Little League World Series 2011: Top 5 Traditions of the World Series
The Little League World Series has grown into a legitimate international sporting event because of its great traditions.
Those traditions range from the creation of the Little League itself to the fun-spirited mascots who dance with the umpires (who work for free).
This time of the year is for getting reacquainted with the great traditions of Little League Baseball, and here are the top five in my book...
There has never been a Little League World Series played outside of the small Appalachian town of Williamsport, Pennsylvania, the birthplace of Little League Baseball.
Just this past weeked, the passion that the town has for the game was on full display, as they did everything they could to push their hometown team to victory over Kentucky. They lost 1-0; it was a Little League game to remember.
Williamsport is home to just 29,000 people when the Series isn't there, which makes it a perfect location for the next generation of ball players to make their first appearance on a national stage.
Baseball is just that kind of sport. Small town. Simple. The pulse of small rural towns across this country. Williamsport is without question the Little League's version of Cooperstown.
In 1947, the first Little League World Series was played between two American teams. That was the way it was back then, with little to no interest or possibility of including international teams.
But a little more than ten years later, in the 1960s, the Little League was ahead of the globalization game and began including international teams from Canada, Mexico, and Panama.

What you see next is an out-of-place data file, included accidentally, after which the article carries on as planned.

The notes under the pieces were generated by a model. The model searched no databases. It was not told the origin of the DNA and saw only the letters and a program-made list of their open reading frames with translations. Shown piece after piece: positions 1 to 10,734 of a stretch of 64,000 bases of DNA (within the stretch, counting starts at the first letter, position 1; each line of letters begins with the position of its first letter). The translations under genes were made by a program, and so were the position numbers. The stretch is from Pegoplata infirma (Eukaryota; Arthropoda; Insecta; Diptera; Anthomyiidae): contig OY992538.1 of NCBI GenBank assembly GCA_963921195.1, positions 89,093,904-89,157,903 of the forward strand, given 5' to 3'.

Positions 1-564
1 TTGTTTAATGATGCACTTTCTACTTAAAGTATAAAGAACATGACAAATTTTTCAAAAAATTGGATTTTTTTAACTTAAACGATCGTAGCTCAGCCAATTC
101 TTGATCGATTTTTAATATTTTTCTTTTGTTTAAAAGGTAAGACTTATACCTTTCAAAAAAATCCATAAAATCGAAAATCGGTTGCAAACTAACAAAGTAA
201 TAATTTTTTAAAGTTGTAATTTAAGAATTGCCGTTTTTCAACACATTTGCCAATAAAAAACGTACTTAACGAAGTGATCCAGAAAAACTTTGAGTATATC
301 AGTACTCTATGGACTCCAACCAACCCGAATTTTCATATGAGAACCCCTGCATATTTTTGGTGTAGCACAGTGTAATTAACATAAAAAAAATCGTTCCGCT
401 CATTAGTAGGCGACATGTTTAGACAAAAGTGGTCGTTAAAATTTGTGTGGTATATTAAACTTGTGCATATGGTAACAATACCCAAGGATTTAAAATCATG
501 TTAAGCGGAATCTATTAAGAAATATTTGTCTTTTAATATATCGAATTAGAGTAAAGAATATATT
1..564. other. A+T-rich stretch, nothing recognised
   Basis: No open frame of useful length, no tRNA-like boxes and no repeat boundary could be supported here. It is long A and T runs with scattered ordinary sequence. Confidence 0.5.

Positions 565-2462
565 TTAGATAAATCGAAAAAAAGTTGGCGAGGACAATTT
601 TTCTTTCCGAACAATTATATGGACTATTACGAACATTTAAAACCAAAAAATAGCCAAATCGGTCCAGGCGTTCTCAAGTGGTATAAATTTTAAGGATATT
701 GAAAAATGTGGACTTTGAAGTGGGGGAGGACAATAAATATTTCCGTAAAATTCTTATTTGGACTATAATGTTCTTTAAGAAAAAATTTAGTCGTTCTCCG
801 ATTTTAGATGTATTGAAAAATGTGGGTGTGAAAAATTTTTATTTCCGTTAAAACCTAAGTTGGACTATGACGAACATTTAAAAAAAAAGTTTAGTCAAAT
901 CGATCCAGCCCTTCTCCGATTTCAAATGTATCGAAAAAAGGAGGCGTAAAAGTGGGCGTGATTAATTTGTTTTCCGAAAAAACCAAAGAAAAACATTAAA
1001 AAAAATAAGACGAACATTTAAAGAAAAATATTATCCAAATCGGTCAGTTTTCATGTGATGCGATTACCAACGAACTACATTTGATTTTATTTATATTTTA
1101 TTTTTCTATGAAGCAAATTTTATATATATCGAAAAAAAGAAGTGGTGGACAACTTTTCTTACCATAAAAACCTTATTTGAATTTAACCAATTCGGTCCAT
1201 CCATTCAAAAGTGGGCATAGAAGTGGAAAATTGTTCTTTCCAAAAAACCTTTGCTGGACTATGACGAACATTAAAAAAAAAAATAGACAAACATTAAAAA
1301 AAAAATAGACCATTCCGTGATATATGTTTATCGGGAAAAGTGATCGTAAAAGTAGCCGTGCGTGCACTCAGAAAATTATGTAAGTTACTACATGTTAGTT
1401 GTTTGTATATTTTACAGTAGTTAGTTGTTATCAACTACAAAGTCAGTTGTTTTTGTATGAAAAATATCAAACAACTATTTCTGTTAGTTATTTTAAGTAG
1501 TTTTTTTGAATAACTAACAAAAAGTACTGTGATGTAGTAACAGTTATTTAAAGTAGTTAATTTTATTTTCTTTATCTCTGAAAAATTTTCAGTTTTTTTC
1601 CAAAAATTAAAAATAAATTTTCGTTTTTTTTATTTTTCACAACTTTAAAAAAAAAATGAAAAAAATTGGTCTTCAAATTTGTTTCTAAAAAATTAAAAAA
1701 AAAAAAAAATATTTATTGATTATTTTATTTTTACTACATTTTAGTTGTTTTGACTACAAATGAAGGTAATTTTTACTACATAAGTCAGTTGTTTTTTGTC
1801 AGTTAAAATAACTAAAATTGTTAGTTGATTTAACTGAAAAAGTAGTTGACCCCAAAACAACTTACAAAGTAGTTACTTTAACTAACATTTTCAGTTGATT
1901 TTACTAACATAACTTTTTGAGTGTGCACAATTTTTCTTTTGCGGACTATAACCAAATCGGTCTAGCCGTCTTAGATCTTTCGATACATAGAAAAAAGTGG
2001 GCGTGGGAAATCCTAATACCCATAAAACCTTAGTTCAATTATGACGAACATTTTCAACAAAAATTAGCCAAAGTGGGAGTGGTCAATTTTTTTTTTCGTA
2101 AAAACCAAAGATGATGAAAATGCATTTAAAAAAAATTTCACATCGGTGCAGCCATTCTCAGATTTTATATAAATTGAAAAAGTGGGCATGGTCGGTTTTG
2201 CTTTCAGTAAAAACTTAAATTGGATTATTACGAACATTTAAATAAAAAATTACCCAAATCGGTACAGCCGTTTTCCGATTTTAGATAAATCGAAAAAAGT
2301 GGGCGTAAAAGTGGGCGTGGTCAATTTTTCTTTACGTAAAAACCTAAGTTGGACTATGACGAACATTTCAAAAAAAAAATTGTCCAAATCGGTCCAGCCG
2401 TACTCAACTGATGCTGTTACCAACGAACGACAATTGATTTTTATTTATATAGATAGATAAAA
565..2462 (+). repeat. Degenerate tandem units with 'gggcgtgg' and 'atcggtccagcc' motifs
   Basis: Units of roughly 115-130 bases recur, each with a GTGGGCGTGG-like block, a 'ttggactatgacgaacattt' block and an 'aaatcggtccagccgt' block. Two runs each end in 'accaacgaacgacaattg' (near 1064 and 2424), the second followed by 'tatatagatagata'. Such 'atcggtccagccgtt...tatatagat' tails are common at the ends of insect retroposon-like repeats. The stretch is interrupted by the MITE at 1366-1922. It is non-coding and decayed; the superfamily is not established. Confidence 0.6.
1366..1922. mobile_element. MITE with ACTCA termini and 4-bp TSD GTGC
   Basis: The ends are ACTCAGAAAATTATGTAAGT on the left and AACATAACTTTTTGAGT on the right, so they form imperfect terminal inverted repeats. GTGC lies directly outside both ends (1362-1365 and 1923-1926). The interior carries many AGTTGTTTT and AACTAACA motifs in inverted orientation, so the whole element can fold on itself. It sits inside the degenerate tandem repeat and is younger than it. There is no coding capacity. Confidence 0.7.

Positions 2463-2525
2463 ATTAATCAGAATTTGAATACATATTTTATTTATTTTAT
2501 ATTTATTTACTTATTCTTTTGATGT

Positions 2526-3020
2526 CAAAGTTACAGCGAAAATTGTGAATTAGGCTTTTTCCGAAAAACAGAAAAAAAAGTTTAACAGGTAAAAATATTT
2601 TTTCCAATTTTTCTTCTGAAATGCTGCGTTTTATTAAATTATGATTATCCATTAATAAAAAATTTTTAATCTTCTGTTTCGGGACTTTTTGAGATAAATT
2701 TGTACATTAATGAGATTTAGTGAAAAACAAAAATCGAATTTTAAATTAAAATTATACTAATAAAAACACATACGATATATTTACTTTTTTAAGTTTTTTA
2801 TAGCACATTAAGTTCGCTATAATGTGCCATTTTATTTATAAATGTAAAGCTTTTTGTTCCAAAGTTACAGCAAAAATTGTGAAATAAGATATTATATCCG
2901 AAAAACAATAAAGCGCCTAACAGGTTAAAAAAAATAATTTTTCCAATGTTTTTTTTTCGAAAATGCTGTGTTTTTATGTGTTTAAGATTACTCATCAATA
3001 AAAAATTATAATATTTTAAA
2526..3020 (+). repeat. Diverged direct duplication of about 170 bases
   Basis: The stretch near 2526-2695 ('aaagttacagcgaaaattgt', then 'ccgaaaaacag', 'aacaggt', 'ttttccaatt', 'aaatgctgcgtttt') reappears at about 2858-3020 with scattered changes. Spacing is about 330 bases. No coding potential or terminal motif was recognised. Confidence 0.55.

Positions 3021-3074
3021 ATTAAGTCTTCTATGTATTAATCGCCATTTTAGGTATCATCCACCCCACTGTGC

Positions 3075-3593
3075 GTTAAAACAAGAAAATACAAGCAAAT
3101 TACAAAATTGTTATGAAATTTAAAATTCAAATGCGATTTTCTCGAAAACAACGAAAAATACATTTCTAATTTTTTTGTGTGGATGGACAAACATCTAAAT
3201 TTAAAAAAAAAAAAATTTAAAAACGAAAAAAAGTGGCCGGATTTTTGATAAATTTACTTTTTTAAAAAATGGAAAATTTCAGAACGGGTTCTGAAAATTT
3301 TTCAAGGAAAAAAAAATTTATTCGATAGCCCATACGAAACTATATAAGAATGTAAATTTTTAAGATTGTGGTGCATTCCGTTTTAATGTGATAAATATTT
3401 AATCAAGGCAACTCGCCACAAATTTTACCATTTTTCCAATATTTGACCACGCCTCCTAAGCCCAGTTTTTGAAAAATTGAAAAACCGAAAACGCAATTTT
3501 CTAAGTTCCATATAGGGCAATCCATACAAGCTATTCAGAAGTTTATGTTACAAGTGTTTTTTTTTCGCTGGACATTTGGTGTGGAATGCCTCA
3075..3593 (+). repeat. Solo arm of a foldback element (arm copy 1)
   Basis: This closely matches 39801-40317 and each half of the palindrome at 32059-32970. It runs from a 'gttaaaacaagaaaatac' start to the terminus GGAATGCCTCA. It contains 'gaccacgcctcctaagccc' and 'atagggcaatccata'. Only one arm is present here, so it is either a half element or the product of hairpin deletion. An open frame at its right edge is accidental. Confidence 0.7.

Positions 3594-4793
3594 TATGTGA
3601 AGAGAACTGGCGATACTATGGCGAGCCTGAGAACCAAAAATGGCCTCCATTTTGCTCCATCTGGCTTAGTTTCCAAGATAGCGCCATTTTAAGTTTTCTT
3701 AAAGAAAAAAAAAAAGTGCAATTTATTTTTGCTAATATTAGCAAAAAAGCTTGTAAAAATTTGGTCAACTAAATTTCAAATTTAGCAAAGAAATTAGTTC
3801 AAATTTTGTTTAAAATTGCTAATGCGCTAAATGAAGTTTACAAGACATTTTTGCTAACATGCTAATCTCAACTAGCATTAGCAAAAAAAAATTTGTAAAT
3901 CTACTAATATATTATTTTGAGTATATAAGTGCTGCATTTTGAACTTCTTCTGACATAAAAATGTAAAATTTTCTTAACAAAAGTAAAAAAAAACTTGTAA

Soon, many of the usual suspects--Japan, Chinese Taipai and others--were not only invited to compete but were teaching the Americans a lesson about the game of baseball.
In fact, from 1967 to 1974, only one American team was able to topple the powerful clubs from Japan and Chinese Taipei. International teams were not invited to come back in 1975 because of this, but that rule was rightfully lifted after one year.
It's been that way ever since, and it's a truly a joy to watch the youth from around the globe play the game in their own way.
My favorite tradition of the Little League World Series is the sportsmanship the 11, 12, and 13 year old boys conduct themselves on the baseball diamond.
They hustle off after they strike out. They run on and off the field between innings. They shake the other team's hands after a win or loss. They pick each other up when the agony of defeat has set in.
What happens from the Little League to the Major League? Let's try to change that!
The most moving moment I've seen at the Series was how the 2007 Georgia team, who won on a walk-off homer, consoled the Japanese squad.
If not for the Little League World Series, it's likely that instant replay would still not be a part of the Major League game.
It was the the Little League who first incorporated the usage of home run, force outs, tags, and other types of review into their reviewing abilities in 2008, allowing the big leagues to get an idea of what it would look like.
Some people might call this being a guinea pig, but that's a misnomer if the new idea was the right one. Replay was right, and the tradition of willingness to try new things at the Little League World Series is a great one.
Umpires at the Little League World Series have to work their way through the local ranks, volunteering their time, energy, and patience for years.
They do it because love and respect the game, enjoy working with tomorrow's big leaguers, and teaching something about discipline and dedication to eager ears. Also, they love getting involved with the light-hearted side of baseball, as seen in the picture to the left.
They're allowed but one Series as an umpire to allow for more volunteers to get a chance to be a part of this great tradition we call Little League Baseball.
The spirit extends beyond the field, too, as Little League has estimated upwards of 35 million volunteers associated with the sport since its inception.